I’ll fresco if al have to

Jean Byrne, why have you forsaken me? I’m not talking about your fondness for luminous yellow or those accessories manufactured in NASA’s spare parts department (all of which give me a serious Jean-on). All it takes is you reporting a spate of bad mood burglaries by the sun across the South-east and there’s a stampede towards Boots to replenish the fake tan supplies.

And it’s only beginning, the force-feeding me happiness. “Isn’t the weather great?” delivered ad nauseam in the vocal equivalent of three thousand exclamation marks in font size 90, caps lock on. A challenge to the likes of me who shares a facial expression range with Van Morrison on a night out at a comedy club.

Ordinarily, when the temp numbers go double, I barricade myself in the house and wait patiently to swear at the first eager neighbour  unable to resist digging out his lawnmower. Usually after he’s done with that other popular outdoor activity – smoking. There he is at his backdoor, post-meat ‘n’ veg Lambert and Butler in one hand, hip in the other, surveying the lawn, and the compulsion hits. Even better if it’s nine at night. If it’s OK for the ice-cream van to come playing the theme from Match of the Day, it’s OK for him to rev up his pneumatic grass-cutter. 

This year would’ve been no exception had we not endured one of those visits from friends that will have me lying about being the outdoor type for the remainder of the season. The anxiety usually begins at the biscuit aisle in M&S (height of sophistication round our way), and ends with their premature departure following one crying session too many from their wee one following the umpteenth encounter with our wee one. Halfway up an Ikea tunnel on a tiled floor, as their parents strain to discuss the merits of pre-school programmes, one woman hoping the other hasn’t noticed her one has been enjoying unfettered access to chocolate fingers. But the evidence is everywhere.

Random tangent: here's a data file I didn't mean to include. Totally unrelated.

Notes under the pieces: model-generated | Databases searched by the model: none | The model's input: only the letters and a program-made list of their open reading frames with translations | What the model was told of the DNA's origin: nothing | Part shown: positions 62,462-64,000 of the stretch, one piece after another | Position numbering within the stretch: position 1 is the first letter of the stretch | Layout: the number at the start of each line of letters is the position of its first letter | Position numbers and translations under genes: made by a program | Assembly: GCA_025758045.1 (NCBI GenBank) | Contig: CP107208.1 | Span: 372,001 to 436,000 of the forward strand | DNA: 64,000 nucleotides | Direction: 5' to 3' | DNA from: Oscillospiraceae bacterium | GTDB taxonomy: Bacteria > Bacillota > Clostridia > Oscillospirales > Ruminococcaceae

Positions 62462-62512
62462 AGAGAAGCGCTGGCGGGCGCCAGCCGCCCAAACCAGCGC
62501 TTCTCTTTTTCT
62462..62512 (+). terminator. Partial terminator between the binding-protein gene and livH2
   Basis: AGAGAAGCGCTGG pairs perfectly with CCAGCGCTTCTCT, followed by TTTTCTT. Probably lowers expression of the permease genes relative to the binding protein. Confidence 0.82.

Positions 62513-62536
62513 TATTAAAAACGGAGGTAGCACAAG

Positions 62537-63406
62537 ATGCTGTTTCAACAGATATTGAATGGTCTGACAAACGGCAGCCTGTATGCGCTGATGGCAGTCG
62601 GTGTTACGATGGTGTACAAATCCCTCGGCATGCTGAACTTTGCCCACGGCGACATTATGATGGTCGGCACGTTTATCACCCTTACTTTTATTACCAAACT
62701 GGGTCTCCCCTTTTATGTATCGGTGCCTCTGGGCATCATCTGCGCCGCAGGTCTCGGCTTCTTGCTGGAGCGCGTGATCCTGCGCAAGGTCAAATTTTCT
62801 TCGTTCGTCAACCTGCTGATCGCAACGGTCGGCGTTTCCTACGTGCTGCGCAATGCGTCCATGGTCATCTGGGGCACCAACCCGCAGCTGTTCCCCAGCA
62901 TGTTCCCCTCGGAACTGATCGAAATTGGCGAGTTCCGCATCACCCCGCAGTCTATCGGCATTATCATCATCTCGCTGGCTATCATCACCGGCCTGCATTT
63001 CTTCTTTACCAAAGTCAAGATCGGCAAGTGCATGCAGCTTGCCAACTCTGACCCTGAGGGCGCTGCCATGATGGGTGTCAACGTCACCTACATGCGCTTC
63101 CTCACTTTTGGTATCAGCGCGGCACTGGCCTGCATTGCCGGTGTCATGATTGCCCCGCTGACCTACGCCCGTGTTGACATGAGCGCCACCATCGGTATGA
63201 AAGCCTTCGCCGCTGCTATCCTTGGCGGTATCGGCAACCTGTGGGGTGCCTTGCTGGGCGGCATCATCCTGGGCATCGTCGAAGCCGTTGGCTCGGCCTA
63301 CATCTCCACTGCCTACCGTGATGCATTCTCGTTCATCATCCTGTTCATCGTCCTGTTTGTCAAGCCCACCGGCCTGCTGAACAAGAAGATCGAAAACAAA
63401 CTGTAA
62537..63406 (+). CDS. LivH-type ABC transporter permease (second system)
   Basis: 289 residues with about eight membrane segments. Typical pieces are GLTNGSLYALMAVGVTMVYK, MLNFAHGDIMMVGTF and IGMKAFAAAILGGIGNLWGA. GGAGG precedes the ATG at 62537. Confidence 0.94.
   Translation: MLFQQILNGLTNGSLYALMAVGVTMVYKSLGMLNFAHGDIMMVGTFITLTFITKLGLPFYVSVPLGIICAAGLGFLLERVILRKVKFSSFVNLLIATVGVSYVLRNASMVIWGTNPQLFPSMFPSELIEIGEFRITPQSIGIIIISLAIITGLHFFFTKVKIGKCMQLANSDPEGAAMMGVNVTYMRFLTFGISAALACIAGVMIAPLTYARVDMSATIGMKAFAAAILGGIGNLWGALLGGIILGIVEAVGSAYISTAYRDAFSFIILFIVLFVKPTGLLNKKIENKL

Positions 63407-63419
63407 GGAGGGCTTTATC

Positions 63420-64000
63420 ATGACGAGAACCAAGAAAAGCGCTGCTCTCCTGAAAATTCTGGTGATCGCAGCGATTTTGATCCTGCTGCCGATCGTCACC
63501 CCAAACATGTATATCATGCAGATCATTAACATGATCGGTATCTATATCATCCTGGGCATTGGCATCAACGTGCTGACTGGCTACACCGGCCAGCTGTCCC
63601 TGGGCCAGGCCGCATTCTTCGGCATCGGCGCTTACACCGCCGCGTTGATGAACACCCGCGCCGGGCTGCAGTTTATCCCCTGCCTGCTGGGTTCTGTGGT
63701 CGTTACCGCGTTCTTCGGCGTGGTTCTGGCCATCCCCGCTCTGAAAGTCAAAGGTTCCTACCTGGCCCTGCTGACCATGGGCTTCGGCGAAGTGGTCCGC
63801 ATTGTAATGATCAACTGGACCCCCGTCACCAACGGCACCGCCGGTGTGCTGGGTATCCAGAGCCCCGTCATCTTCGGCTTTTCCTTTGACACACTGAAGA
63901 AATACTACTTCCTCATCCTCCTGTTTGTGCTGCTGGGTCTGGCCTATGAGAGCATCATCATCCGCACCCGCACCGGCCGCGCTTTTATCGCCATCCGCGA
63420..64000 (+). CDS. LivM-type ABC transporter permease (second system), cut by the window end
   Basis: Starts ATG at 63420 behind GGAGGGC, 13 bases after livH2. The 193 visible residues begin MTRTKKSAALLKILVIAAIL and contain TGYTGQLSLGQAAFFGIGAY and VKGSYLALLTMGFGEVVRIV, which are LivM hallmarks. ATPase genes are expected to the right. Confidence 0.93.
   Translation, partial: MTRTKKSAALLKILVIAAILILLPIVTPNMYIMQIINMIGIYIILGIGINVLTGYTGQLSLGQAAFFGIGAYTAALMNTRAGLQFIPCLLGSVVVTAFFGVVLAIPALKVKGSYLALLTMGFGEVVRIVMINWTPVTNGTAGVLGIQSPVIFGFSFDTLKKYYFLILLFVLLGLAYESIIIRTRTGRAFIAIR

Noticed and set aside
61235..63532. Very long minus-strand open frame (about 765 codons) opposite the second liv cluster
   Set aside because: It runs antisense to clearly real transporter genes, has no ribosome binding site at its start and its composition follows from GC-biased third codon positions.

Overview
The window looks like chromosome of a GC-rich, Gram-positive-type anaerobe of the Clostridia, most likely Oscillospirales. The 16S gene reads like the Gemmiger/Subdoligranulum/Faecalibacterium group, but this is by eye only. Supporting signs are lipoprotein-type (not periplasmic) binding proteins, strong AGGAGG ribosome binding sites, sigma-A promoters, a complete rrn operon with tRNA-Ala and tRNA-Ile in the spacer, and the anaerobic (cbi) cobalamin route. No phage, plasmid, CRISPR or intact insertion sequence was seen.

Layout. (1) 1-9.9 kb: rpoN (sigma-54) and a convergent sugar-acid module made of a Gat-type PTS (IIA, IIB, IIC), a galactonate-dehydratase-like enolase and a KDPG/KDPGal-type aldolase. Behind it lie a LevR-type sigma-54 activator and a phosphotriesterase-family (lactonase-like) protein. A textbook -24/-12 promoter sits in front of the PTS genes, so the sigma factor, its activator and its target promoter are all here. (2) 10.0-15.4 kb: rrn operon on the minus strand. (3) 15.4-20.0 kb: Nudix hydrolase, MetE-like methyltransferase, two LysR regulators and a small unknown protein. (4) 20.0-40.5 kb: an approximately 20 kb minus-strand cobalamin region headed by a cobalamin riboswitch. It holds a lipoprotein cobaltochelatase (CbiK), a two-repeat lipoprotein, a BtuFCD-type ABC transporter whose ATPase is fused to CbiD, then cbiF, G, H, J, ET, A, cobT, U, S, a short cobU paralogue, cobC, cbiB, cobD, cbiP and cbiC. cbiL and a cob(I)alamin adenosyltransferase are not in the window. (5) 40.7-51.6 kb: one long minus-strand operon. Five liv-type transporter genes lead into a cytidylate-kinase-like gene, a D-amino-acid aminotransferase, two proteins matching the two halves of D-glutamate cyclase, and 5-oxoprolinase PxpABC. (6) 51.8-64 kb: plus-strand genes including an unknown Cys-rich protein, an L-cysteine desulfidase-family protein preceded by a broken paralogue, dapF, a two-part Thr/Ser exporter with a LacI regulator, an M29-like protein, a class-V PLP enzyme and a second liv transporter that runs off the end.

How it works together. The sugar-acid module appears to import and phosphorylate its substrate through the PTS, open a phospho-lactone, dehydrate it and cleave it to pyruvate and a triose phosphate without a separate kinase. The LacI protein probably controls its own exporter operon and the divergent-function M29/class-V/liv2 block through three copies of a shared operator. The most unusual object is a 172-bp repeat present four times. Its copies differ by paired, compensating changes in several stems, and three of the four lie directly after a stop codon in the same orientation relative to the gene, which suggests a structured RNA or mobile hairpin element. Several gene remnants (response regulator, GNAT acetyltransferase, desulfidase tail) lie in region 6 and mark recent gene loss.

So that’s it. From here in, it’s the communal neutral green grass cushioned park. No polite restraint when our children are pulling one another’s limbs off. No no intervening and passive parenting before swiftly feigning concern when the cup has already been knocked over just because they’re having a coronary. And no post-visit grazing on the sickening collection of buns they brought. The same ones that wouldn’t ever meet M&S socialising standards. I’d say it’ll be safe to suggest a dander to the ice-cream van though. Every sun-split cloud and all that.

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